No secret I’m a huge fan of sushi. I like sushi rolls just fine but I’m big on the slab-of-fish-on-a-bed-of-rice nigiri thing. Spicy tuna rolls are sort of the ground beef of the sushi world. One more reason to think likewise today. Salmonella. An outbreak of an unusual strain of salmonella called Salmonella Bareilly has hit 19 states and DC, infecting 90 people since late January, according to the Centers for Disease Control and Prevention (CDC).
Oops on publicizing the event. The outbreak was made public on Tuesday when an internal memo was inadvertently sent to everyone at the U.S. Food and Drug Administration (FDA), according to agency spokesperson Curtis Allen. Ouch. According to the memo, speculation as to the source of the outbreak centers around ”spicy tuna roll sushi” as being highly suspect, according to the Wall Street Journal reports. The source of the infection is as yet unknown.
Health officials are still underway conducting assessments and interviewing those who have fallen ill. “On initial interviews, many of the ill persons reported consuming sushi, sashimi or similar foods in a variety of locations in the week before becoming ill,” CDC spokeswoman Lola Russell told CNN.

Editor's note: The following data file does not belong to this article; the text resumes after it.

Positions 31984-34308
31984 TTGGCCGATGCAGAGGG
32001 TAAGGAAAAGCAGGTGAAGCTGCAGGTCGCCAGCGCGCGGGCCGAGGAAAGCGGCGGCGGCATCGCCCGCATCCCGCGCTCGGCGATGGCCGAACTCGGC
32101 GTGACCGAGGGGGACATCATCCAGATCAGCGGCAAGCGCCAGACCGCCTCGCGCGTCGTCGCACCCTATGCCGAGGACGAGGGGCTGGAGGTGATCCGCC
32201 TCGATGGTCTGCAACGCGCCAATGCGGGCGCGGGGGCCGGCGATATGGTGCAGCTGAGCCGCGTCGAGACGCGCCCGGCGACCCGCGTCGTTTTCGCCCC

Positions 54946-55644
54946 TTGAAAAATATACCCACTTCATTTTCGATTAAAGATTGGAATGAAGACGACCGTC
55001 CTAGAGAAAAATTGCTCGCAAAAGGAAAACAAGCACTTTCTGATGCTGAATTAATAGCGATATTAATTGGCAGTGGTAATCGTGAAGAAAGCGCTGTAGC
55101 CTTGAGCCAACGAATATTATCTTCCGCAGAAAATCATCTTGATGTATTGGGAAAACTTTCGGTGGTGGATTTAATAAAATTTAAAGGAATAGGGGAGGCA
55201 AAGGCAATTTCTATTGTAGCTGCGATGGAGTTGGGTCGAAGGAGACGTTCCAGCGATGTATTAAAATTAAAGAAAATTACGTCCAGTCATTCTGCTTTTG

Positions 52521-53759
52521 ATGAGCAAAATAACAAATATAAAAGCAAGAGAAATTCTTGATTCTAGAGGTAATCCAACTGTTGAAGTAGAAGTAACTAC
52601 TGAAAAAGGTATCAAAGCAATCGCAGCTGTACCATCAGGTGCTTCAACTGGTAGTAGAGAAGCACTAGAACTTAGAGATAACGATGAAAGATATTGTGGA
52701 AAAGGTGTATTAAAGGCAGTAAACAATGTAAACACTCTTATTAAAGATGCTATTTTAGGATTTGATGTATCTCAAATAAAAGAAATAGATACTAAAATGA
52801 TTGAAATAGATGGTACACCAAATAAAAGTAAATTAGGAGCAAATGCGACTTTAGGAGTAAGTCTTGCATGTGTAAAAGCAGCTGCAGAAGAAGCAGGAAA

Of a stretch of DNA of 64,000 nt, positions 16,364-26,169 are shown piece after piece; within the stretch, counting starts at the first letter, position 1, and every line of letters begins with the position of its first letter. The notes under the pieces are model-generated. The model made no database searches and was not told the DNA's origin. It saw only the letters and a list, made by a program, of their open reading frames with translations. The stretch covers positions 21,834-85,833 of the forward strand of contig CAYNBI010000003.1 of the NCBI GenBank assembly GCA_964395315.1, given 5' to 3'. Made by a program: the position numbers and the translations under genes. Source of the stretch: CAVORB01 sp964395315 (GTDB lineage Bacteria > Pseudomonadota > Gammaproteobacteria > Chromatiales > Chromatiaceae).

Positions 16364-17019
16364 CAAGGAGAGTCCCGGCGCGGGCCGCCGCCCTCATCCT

Reports of the foodborne illness have mostly come from the eastern seaboard and Gulf Coast, though cases have been reported as far west as Missouri and Texas. Six clusters of restaurants in Texas, Wisconsin, Maryland, Rhode Island and Connecticut have attracted much of the investigators attention.
No deaths have been reported as a result of the infection, but some of those affected have been hospitalized. The FDA is still coming to grips with the scale of the situation – they are unable to confirm which states have infected patients or how many, Allen told the Journal. Until further notified by the CDC, the public does not need to avoid any particular food or restaurant, health officials said. I don’t know about you, but I’m not eating any spicy tuna roll. Seems pretty cut and dry. I don’t live in any of the effected states, but I used to. That’s enough for me.
According to the CDC, salmonella can cause diarrhea, fever and abdominal cramps 12 to 72 hours after infection. The infection typically lasts 4 to 7 days, and most people are able to recover without treatment. However, some symptoms may be severe, and patients may need to be hospitalized. I, for one, can verify as to the veracity of that statement. I made chicken wings for my brother and I when we were in high school. Several hours later I was wishing for relief in the form of death. Salmonella is brutal.
Keep your eye our for tainted fish and stay away from scary sushi.